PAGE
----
Yes, there is the opportunity that as we have more time, we invest this in our relationships – just like we could use the advantages of our technology for good. If we follow the “dark logic” that the digital transformation currently underway means an exponential change in how we interact not only with other people but with things, then intimate smart devices (sex robots for use of a better word) will one day be as common a household object as the smart refrigerator, echo dot, or the sex toy in our top drawer. Adult Toys are a 28-billion-dollar industry in the US alone, where 65% of women own a sex toy.
How did you get from Digital Transformation to sex robots??
My father was made redundant at his job. He was replaced by a machine that could do everything he did faster, better, and cheaper. The sad part is, my mother ran right out and bought one.Woody Allen
If messaging apps, emojis, acronyms have sped up and cheapened our personal interactions, will the same thing happen to our intimacy?
No no no, they haven’t – see Stefana Broadbent!
Well, the easy and in many cases free access to online pornography could be the precursor to VR pornography and sex robots. How soon until sex toys are equipped with AI and gamification software? Will the tools of self-gratification learn and adjust to our unique personal needs? What are the implications once we have economized on the cost of the most important of transactions – human interaction?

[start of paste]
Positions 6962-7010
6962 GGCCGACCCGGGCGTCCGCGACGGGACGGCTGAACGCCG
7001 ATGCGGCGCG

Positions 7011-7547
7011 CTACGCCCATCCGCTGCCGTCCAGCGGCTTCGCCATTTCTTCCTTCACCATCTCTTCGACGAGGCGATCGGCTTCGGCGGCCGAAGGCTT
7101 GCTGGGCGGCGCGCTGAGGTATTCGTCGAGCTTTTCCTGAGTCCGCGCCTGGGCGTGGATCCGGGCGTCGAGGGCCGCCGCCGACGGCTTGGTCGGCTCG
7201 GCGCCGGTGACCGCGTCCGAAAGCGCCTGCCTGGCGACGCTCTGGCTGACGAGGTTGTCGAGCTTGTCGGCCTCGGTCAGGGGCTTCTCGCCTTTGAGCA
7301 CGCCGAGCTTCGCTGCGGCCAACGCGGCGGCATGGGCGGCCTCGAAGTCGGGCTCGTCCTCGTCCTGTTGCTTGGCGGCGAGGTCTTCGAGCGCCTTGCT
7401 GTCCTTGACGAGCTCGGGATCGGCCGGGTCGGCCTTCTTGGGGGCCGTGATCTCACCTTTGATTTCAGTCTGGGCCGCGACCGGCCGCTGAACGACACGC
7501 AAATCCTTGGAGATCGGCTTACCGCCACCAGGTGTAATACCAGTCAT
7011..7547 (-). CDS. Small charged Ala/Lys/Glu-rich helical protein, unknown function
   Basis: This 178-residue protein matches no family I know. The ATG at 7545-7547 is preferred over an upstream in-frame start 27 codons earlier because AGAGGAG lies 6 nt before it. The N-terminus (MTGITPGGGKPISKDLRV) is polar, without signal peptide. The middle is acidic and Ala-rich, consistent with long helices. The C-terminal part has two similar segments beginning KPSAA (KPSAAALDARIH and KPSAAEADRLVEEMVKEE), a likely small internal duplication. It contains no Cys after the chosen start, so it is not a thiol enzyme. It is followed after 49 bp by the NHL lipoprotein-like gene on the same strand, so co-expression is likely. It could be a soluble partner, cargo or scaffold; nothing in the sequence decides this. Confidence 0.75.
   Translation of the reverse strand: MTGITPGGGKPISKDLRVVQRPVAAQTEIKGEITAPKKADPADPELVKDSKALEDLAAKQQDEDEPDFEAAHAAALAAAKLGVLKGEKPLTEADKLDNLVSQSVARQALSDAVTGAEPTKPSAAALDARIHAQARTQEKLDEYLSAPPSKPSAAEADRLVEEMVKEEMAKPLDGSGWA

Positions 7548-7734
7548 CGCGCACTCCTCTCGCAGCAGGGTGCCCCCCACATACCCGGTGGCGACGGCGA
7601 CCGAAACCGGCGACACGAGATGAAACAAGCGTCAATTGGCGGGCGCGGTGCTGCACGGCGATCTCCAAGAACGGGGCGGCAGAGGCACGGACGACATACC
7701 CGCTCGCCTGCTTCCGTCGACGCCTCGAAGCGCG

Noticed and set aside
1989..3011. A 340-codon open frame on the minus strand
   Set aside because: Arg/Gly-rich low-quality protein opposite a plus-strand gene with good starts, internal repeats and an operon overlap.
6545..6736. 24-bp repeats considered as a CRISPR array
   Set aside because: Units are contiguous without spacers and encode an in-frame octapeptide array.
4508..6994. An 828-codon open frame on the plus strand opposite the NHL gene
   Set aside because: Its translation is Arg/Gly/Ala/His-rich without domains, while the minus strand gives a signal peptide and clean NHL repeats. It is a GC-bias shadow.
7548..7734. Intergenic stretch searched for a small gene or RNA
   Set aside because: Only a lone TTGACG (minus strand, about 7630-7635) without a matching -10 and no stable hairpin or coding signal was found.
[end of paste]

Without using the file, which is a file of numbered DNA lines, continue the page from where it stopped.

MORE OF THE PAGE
While I really don’t think that lowered transaction costs have necessarily cheapened our intimacy with one another, I guess that this is a valid point about those sex toys. Scary!!
A Return from UnCanny Valley?
The Uncanny Valley hypothesis looks at the relationship between the degree of an object’s resemblance to a human being and our emotional response to it. The term was coined by Japanese roboticist Masahiro Mori in a 1970 paper about human reactions to lifelike robots. The concept of the Valley suggests that robots which imperfectly resemble actual human beings provoke strangely familiar (uncanny) feelings in observers. The Valley denotes a dip in the human observer’s affinity for the replica, a relation that otherwise increases with the replica’s human likeness.